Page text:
What’s attachment theory?
Developed in the 1930s by psychologists John Bowlby and Mary Ainsworth, attachment theory explains how we form relationships with others. Your relationship with your parents, or your primary caregiver, affects your relationship with others, with yourself, and with the world in general.
Relationships are complicated, and many of us have a hard time managing them. But, understanding our attachment style can help us better understand closeness, communicating with others, and how to best deal with conflict.
Types of attachment
There are four primary styles of attachment: anxious, avoidant, disorganized, and secure.
Anxious – Preoccupied Attachment
People with an anxious attachment style may want to be near others but may feel the need to keep people at a safe distance. They may be worried about abandonment but be unable to express their feelings about this concern. As children, their caregivers may have been inconsistent or unavailable.
Avoidant – Dismissive Attachment
Individuals who are avoidantly attached can find it difficult to form relationships with others. They may have a hard time making the emotional investment needed for connections out of fear of their needs not being met. As children, They may have had a caregiver who was emotionally distant to them.
Disorganized – Unresolved Attachment
People who have the disorganized attachment style may feel like they are stuck in a never-ending metronome of needs. Sometimes they may feel as if they are bouncing between the need to belong and the need to survive. Forming relationships may be difficult for them, and they may have a low self-image. During their childhood, they may have experienced trauma or abuse from a parent or caregiver. As a result of this trauma, the child may feel they are incapable of feeling safety or love from their caretaker, and rather, fear them instead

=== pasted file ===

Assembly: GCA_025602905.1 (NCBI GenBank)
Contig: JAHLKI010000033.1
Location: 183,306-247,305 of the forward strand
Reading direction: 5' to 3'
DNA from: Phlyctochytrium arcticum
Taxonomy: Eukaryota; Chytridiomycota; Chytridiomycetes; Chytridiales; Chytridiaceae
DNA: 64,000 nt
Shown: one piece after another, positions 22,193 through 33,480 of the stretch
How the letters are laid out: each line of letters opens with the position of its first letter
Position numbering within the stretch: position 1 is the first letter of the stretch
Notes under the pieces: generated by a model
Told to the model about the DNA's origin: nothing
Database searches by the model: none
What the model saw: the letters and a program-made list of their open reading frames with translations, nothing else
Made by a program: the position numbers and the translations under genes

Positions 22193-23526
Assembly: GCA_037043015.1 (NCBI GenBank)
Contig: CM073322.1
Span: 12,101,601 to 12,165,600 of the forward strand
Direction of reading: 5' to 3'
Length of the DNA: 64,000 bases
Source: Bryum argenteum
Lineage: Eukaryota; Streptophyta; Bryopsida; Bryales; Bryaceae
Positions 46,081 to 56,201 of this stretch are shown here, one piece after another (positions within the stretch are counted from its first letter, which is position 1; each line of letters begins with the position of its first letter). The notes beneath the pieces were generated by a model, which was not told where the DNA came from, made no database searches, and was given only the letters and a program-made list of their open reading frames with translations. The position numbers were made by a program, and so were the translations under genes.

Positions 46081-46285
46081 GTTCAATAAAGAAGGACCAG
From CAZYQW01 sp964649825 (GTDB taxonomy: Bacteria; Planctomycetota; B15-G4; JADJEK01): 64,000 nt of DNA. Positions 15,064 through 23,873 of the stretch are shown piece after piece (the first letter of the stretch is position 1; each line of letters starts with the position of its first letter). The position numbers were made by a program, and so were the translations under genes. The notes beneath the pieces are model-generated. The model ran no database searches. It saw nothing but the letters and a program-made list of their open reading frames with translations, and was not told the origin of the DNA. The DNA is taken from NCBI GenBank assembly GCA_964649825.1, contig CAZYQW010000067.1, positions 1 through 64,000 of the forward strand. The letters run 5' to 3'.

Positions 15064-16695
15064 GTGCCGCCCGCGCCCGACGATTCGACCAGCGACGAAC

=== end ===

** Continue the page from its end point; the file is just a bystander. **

Securely attached individuals have stable and long-term relationships. Their self-esteem is generally high and they are comfortable getting close to others. As children, their parents most likely nurtured them emotionally and ensured that all of their needs were met.
Impacts of Attachment
Our attachment style influences us in many ways. As these attachment styles are complex, learning to understand how your attachment style impacts your relationships can be a big help in increasing intimate and supportive connections with others. If you or someone you know is struggling with maintaining and keeping relationships, we have an attachment style series that discusses how you can develop a more secure attachment style!